Okay, so in the last two posts I talked about Moffett’s Universe of Discourse. We saw that the Universe has two facets: Process and Audience. I’m going to change the term “Audience” to “Persona”, a term that Alan Cooper likes to use and which I also prefer.

Systems can have many dimensions. Earlier in this blog I pointed out that the most generic dimensional models had four, six or twelve facets. Let’s first look at the six dimensional model called “the basic interrogatives” used by John Zachman in his framework.

Zachman’s dimensions–which he calls “focuses”–are as follows:

- Persona
- Instance
- Step
- Node
- Event
- Goal

Persona is the people who employ the system whether they are internal or external to the business. Instance is the value that the system uses for structure or content. Step is the action performed by the system. Node is the location a system occupies. Event is an occurrence used to meter time. Goal is the motive of the system.

Each of these discrete entities has a pluralarity of instances that are associated to one another in three possible ways. Let’s look at that next.

Persona’s belong to groups. A single persona may be a supertype to several persona subtypes. Each of these are one to one relationships. A persona may associate with members of its own group which is a recursive relationship. A persona may associate with members of another group which is a one to many relationship. Finally, a persona may be part of an “ExtraGroup” that resolves the association in a many to many relationship.

The next facet which is discussed by Moffett in his Universe of Discourse is function. But it really isn’t function. He is actually talking about the deliverable of the function. Therefore, we will talk about an instance. Each instance is not a single measure. An instance is a collection of measures which are related one to one. When Moffett talks about recording, he is talking about capturing one unique instance for each of the human senses. When Moffett talks about reporting he is talking about an instance that is associated recursively. When Moffett talks about generalizing he is talking about comparing one instance in one table to instances in another table. When talking about Theorizing Moffett is resolving a many to many relationship between two tables of instances.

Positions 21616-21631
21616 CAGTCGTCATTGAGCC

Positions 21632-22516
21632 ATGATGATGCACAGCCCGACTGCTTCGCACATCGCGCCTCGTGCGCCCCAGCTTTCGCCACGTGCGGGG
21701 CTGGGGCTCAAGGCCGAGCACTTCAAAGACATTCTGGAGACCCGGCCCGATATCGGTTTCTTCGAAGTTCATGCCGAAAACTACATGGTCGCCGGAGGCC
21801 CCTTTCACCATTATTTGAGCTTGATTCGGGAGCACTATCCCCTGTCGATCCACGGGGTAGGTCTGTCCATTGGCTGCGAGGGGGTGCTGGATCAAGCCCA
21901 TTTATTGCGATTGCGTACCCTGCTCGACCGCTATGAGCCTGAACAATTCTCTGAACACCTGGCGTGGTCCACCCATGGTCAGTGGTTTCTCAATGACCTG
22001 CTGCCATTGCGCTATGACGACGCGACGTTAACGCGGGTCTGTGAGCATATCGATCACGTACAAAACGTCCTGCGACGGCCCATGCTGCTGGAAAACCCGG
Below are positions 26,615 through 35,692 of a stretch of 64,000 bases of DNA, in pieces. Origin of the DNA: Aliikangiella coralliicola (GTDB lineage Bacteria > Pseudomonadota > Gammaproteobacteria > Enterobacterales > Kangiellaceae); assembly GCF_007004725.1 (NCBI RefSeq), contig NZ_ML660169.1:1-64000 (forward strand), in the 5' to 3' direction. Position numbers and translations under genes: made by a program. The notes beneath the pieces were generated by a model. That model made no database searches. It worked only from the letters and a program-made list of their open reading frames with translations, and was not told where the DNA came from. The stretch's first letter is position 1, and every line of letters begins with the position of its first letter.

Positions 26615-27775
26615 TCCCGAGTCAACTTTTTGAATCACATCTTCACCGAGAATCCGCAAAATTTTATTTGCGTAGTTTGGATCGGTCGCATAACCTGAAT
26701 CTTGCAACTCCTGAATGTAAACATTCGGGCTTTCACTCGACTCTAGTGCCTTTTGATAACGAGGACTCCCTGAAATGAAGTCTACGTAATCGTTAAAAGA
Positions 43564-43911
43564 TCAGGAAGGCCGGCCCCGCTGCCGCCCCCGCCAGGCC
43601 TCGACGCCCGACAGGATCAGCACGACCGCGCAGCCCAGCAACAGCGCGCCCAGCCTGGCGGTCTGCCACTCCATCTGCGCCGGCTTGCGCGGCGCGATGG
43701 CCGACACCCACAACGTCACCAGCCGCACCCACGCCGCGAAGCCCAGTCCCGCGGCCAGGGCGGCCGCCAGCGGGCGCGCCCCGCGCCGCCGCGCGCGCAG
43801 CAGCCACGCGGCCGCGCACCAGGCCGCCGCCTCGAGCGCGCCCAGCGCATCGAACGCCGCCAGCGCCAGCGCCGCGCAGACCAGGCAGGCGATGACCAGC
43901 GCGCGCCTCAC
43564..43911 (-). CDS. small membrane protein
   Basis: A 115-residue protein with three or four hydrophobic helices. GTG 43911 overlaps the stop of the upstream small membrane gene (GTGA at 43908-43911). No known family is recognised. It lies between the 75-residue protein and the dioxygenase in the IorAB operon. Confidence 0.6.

Now that we’ve dealt with both of the dimensions dealt with by Moffett. Let’s look at the remaining four dimensions.

The third dimension of the basic interrogatives is step. We like to think of step and process as repeatable, however each iteration of a process is a unique three dimensional navigation through a three dimensional network of steps. We are accustomed to programming with steps, decisions and loops, however, the relational model presents us with a whole new way to think about programming if we are willing to do so. SQL can be used in place of procedural language and you do not flowchart it in the same fashion as a procedural language.

Fourth is the dimension of nodes. Nodes belong to networks and networks can relate to nodes within their “family”, nodes outside their family and nodes from families that have complex many to many associations.

The fifth of the dimensions this model provides us with is event. If we look at the event dimension carefully in any complex system, we can see that time is not linear. Time navigates a three dimensional network of events.

The final dimension of our model is goal. When we look at a recursive association between goals we are talking about operations. When we associate one goal to many goals in a different table we are using tactics. When we resolve a many to many association between goals we are employing strategy.

Now, having our six dimensions we see that we have six three dimensional networks which intersect for each “transaction” or “observation”. We’ll look at this further in the next post.